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Student studies rat recess

06/9/2009

 Liz FineSmith '11 interacts with one of her 'subjects.' Photo by Lilah Raptopoulos '11

Liz FineSmith '11 interacts with one of her 'subjects.' Photo by Lilah Raptopoulos '11

On a sunny Tuesday afternoon in early June, rising junior Liz FineSmith is on the second floor of Bill Hall playing with rats.

"I know this doesn't look like work," she says, "But they're babies, and I want them to be less scared of me. One climbed up my arm yesterday."

She puts the one she is holding back in its cage, closes it and sets it along a wall that houses 31 of its small white counterparts. They are all spotlessly clean, fit within the palm of her hand and have little red eyes that look like flying fish roe. From nine to four each day, Liz is testing how play affects rats' brains over time. Along the wall of one of Bill Hall's neuroscience labs are two rows of 16 rats living in an "enriched" environment, with toys scattered throughout their individual cages. Below those cages, 16 more rats are in "non-enriched" environments, their cages empty of everything but food, water and wood chips.

For the first month, Liz will give the enriched rats "rat recess" each day, during which she monitors how they interact with each other and their toys. At the end of the month, both sets of rats will be put in a maze so that Liz can compare the development of their spatial learning. In the second month, she will look at the rats' brains themselves to see what parts of them play affects. She expects to see some changes in parts of the hypothalamus and the cerebellum.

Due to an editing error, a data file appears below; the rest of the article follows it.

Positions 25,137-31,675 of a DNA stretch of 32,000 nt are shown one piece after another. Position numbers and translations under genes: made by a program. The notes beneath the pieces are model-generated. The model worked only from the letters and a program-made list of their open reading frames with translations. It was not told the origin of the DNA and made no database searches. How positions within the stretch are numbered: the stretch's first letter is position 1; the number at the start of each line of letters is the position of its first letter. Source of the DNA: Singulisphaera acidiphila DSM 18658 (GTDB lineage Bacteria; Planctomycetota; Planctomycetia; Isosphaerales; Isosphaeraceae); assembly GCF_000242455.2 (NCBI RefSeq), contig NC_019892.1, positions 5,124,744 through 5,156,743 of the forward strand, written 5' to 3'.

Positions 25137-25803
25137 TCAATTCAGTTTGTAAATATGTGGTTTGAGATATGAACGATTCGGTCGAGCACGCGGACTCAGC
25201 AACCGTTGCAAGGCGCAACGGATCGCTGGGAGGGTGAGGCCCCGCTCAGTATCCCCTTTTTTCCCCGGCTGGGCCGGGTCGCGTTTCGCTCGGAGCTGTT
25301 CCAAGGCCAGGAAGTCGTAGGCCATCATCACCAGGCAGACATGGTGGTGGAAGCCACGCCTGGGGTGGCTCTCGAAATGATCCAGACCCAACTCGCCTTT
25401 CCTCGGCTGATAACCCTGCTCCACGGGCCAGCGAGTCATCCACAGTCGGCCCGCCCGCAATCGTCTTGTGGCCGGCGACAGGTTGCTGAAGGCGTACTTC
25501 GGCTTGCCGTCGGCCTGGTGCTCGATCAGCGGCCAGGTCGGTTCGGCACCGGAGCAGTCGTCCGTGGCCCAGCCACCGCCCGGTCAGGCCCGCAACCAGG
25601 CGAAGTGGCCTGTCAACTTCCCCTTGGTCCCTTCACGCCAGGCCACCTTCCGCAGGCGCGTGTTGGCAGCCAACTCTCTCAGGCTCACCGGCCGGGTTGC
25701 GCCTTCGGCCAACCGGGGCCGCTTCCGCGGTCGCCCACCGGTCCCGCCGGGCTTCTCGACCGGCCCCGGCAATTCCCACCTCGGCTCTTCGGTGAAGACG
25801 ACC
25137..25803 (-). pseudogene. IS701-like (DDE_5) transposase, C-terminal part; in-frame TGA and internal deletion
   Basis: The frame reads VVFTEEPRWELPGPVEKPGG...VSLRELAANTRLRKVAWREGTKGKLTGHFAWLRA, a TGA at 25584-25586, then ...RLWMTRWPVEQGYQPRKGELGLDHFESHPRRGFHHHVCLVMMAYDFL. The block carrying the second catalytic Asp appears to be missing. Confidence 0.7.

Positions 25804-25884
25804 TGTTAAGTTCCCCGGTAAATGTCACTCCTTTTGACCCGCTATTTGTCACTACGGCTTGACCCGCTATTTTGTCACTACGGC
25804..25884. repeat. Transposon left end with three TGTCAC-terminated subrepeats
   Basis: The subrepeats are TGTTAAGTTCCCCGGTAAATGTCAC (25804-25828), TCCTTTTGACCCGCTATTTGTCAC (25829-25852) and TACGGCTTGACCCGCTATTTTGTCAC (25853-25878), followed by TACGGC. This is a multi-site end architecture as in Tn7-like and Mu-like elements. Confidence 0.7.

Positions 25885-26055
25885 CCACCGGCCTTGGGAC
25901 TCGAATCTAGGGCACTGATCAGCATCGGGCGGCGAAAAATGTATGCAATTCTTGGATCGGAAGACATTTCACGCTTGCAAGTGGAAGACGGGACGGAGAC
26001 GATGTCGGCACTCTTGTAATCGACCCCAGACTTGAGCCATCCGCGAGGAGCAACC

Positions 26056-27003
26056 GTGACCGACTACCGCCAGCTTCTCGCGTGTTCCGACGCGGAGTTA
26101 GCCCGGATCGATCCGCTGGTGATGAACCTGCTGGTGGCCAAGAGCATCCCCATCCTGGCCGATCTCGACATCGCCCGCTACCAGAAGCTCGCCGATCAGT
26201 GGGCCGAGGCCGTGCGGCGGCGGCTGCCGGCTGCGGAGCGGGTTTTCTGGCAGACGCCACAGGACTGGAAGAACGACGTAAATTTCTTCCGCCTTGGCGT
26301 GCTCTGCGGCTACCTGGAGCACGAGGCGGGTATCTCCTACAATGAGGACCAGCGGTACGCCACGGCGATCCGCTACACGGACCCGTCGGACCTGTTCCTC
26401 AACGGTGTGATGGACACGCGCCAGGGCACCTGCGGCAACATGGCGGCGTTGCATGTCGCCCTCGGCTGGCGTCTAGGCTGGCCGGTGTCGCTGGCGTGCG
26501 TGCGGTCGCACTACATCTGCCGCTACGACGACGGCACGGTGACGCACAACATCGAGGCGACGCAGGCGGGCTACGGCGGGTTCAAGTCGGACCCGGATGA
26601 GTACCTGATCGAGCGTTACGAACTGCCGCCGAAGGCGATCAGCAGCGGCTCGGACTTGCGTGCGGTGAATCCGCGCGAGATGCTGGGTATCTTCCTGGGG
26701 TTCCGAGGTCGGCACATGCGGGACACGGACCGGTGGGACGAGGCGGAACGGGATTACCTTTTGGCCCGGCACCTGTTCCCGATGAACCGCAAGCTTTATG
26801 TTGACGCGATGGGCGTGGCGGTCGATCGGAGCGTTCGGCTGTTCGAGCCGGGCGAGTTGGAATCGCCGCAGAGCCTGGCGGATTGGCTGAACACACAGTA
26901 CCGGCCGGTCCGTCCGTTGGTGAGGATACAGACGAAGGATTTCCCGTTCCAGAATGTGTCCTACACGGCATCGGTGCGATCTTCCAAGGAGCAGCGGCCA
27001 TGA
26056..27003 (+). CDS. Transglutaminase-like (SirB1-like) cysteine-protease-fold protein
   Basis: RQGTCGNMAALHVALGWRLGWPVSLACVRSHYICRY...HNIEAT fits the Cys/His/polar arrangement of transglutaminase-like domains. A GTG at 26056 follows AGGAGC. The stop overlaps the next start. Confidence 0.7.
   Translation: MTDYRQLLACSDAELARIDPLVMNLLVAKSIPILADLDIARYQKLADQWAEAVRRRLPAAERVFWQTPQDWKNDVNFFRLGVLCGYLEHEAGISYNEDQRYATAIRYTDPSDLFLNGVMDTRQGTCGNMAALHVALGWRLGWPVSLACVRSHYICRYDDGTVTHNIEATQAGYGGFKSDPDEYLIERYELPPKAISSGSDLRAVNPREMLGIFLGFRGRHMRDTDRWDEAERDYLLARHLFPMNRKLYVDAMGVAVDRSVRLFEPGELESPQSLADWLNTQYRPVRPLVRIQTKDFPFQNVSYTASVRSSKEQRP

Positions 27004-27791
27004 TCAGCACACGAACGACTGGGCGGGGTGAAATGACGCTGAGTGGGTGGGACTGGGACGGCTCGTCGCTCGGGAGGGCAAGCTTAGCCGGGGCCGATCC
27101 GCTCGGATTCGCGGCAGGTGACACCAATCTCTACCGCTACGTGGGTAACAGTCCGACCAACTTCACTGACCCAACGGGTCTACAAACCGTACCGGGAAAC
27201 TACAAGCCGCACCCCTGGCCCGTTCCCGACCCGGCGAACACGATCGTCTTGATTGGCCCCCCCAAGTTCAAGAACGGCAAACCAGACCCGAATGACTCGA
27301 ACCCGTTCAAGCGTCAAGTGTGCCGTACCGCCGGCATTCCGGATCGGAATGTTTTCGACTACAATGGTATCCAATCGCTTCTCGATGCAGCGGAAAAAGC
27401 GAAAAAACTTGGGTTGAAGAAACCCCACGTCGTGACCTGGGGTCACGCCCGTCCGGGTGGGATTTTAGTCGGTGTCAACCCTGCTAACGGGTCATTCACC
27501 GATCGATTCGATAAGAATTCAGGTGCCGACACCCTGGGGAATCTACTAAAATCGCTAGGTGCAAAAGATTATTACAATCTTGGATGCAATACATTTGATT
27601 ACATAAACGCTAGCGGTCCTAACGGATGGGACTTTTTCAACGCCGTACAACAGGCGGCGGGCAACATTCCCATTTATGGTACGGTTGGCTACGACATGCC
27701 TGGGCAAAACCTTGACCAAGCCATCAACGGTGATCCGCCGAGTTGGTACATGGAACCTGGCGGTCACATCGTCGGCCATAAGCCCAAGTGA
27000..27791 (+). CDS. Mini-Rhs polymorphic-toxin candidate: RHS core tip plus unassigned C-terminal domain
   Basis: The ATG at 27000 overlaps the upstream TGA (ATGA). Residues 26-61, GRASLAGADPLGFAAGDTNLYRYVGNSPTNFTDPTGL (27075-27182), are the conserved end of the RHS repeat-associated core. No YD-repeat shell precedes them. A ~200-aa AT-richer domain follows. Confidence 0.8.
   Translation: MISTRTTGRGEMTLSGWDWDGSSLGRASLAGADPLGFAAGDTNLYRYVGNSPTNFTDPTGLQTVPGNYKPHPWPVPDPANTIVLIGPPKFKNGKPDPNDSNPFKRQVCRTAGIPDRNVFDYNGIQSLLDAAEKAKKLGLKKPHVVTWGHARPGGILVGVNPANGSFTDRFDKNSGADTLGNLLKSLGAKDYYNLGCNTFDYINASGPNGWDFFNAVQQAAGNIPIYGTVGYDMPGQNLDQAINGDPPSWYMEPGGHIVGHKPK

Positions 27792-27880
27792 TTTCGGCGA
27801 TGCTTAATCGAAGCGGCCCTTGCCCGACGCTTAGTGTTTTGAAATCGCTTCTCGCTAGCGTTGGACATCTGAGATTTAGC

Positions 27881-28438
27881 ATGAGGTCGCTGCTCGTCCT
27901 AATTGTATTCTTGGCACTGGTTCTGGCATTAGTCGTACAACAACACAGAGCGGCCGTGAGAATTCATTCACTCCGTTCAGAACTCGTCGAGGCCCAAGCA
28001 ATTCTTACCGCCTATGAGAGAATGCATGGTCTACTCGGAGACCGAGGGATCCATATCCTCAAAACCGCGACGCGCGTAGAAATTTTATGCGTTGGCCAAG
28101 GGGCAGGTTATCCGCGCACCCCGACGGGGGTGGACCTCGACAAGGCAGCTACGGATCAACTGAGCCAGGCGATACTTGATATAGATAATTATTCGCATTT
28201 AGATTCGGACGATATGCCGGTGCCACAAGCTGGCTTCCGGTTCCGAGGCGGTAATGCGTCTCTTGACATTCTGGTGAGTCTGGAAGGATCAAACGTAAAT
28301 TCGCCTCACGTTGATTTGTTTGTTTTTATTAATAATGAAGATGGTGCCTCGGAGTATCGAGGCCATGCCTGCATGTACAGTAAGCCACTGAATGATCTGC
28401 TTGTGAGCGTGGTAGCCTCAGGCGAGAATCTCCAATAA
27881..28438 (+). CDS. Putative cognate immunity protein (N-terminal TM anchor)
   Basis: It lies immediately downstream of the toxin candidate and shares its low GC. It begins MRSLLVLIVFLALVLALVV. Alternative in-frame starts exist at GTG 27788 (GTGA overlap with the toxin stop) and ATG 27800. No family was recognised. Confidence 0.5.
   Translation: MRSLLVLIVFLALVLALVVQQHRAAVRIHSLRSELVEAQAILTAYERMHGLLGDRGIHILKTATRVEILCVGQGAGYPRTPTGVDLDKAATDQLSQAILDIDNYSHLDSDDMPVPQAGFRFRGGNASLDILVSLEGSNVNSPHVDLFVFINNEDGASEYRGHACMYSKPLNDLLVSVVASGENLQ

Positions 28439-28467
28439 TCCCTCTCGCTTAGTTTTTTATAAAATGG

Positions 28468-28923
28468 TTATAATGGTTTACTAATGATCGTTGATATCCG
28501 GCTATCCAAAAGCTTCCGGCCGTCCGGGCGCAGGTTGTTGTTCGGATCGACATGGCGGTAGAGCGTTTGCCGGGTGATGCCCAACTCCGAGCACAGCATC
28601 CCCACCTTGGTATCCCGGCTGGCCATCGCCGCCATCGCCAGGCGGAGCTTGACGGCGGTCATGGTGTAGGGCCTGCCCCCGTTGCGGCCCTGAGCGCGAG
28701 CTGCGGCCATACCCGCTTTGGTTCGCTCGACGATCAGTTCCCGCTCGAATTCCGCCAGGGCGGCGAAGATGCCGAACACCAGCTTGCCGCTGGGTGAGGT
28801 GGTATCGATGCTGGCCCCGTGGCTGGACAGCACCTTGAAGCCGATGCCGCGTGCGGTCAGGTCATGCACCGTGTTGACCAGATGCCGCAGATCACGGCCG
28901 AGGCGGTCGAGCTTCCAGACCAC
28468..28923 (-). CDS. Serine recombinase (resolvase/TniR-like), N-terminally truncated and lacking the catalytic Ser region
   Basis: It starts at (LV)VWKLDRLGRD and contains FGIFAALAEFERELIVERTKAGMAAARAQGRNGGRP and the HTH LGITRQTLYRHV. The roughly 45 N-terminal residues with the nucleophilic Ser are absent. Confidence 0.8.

In order to gain approval to work with the rats, Liz worked with Associate Professor of Psychology Ruth Grahn to create a proposal that elaborates on the work of previous students. As with all experiments in Grahn's lab, the proposal has been reviewed and approved by the Connecticut College Institutional Animal Care and Use Committee, which also inspects the facilities. The committee includes scientists, an ethicist, a student, a veterinarian and a community member and answers to the Office of Laboratory Animal Welfare and the USDA, which performs a once-per-year unannounced inspection.

"We are careful to minimize the number of rats we need and to be sure that they are as comfortable as we can make them," said Grahn. "In my opinion the research we perform has two primary goals that make using the rats worthwhile: exploring the neural basis of mental illness and training future scientists who will continue this work."

Liz is one of 17 students here this summer on a Keck grant, which provides her free housing and a $3,200 stipend for conducting science research. However, Liz is conducting an independent study of her own, rather than aiding a professor's research. She tailored the proposal to her interests; her professor is a resource for questions, but not in charge of the lab. Liz is essentially in control of the input and output of her summer. Therefore, Liz's interests collide in this project: first, her professional goal is to become an occupational therapist and help disabled children learn basic skills. Similarly, she has been raised from a young age to be interested in the brain, which is why she chose to major in neuroscience.

"My dad's a neurologist, and he's been giving me books on the brain since I was seven. It's just so cool," she said.

Finally, Liz identifies herself as a "little kid" who is fascinated by playing, and the importance of play, in learning. In this project, Liz is assessing how well her rats can learn in different environments, focusing most specifically on the large-term benefits of play.

"Rats' brains are actually very similar to ours. A ton of research is done with rats because very important parts of our brains work in the same ways. So all of this work can be applied to humans," she said.

Liz plans to continue this work through the remainder of college. The research will culminate in a senior thesis, where she will correlate her own findings to similar studies that have been performed on humans. And if it doesn't go the way she thinks it will?

"It's totally possible that it won't. But that's the way it goes. With this stuff, if something turns out different, there's probably a good reason why, and it'll bring us along another path."

In the meantime, Liz will be enjoying the company of 32 balls of wriggly fur.

- Lilah Raptopoulos '11

For media inquiries, please contact:
Deborah MacDonnell (860) 439-2504, dmacdonn@conncoll.edu



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